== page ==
black cottonwood

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Related to black cottonwood: Populus balsamifera
  • noun

Synonyms for black cottonwood

North American poplar with large rounded scalloped leaves and brownish bark and wood

cottonwood of western North America with dark green leaves shining above and rusty or silvery beneath

References in periodicals archive ?
The balsam poplar cottonwood and black cottonwood have slightly lower radial shrinkage of 3.
Tuskan and scientists from 34 institutions around the world joined forces to sequence the black cottonwood (Populus trichocarpa) genome.
Tuskan explains that after doing this process over and over, breaking up the DNA in different places each time, the researchers elucidated the entire black cottonwood genome.
Out west, black cottonwood is sometimes called balsam cottonwood, which is shortened sometimes to balm.
Related species are swamp cottonwood and black cottonwood.
Bigleaf maple can form pure stands along streams, and forms a component of mixed forests including Douglas-fir, Sitka spruce, western hemlock, redwood, black cottonwood, willows, alders, ash, aspen, willows and a variety of western oaks and pines.
Besides a giant Douglas fir taller than a 28-story building, we boast the nation's tallest black cottonwood (370 feet), black walnut (278 feet) and garden plum (47 feet).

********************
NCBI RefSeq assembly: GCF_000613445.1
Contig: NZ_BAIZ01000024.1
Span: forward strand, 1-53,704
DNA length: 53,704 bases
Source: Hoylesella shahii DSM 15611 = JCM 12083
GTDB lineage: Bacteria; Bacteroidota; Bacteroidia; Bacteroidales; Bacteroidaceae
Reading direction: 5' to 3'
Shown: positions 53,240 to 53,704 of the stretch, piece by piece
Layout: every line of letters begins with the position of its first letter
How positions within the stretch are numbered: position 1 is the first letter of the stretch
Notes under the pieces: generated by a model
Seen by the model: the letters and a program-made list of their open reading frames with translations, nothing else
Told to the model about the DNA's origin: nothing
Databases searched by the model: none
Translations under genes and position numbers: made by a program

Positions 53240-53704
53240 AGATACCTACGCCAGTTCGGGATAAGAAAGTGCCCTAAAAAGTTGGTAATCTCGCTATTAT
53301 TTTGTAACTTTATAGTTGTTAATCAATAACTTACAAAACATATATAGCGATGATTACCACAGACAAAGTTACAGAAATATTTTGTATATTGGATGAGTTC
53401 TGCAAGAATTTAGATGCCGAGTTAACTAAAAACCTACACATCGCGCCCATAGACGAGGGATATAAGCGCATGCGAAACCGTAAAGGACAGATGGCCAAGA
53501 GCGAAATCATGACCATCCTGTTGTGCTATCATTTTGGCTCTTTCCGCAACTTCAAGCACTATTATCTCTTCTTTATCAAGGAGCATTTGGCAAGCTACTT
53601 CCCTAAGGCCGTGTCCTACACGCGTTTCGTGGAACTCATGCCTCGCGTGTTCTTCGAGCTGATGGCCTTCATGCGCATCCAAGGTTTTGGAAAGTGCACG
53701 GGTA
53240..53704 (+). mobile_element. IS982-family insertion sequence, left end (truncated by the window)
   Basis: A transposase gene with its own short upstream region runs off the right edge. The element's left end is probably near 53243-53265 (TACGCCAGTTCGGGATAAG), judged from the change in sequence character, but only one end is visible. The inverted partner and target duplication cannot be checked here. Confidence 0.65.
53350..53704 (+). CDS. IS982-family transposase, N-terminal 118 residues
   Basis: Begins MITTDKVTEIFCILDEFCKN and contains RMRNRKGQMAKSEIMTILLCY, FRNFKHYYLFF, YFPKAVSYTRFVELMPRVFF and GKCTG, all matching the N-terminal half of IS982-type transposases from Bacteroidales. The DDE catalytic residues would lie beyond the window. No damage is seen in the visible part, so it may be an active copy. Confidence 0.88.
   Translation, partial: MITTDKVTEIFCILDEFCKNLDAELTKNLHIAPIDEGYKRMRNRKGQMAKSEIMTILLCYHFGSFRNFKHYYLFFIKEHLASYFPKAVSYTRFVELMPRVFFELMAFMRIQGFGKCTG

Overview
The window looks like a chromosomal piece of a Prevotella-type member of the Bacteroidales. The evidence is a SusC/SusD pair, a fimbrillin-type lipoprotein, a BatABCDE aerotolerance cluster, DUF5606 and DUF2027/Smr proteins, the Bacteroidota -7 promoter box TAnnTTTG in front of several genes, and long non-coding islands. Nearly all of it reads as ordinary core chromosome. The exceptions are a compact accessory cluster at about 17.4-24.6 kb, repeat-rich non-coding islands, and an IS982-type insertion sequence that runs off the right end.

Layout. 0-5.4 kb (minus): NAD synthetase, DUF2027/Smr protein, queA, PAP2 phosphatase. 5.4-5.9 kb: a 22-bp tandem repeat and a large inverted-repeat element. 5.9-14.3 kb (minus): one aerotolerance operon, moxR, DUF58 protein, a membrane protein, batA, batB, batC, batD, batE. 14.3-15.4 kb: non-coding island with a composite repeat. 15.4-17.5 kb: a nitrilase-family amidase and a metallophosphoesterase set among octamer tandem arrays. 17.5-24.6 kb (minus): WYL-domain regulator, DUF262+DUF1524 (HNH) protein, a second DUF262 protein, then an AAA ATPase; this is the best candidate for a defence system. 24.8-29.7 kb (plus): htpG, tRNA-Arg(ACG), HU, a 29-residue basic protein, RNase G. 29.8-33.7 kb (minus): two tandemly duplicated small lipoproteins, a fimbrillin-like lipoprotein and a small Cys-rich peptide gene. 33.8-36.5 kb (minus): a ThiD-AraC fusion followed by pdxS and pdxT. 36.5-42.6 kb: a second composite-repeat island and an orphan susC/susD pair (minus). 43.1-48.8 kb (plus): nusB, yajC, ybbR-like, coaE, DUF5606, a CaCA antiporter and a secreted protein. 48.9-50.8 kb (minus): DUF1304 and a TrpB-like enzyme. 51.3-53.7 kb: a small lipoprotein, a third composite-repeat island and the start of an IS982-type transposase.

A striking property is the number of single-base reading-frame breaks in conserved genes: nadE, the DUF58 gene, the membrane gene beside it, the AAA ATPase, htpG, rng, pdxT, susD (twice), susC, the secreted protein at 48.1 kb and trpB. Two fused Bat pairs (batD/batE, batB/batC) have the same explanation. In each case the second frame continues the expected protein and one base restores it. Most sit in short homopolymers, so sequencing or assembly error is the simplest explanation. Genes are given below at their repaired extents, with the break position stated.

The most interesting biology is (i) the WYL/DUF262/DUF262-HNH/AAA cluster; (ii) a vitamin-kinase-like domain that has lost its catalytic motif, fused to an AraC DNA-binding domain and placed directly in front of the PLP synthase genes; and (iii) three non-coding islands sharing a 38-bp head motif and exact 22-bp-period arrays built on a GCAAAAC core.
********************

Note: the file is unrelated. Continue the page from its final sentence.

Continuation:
Black cottonwood (Populus trichocarpa) grows along the coast of the Pacific Northwest south to Baja California and inland to the northern Rockies.
Critical to the survival of these rare fish is the reestablishment and maintenance of riparian forest along the riverbanks through the successful Bring Back the Natives program, which includes the planting of black cottonwoods along the banks of the Mary's.
More than 3,000 cuttings of black cottonwood, red osier dogwood and two species of native willow were planted along the edge of the creek under the direction of the Eugene Parks Division's wetlands and open waterways section.
The species to be planted include willow, black cottonwood, bigleaf maple, Oregon ash, incense cedar, and white and black oak.
The property also features many springs, seeps and wetlands, as well as towering black cottonwood trees, Moore said.
It is noteworthy for its location in an old- and second-growth, mixed forest of Douglas-fir, western redcedar, western hemlock, Sitka spruce, bigleaf maple, black cottonwood, and red alder.
Aspen, black cottonwood, willow, and alder-with their high moisture content-are being left in place.
And it's here that the vine maples, black cottonwoods, and other "color trees" seem to shout the same excitement the pioneers must have felt Back Then.
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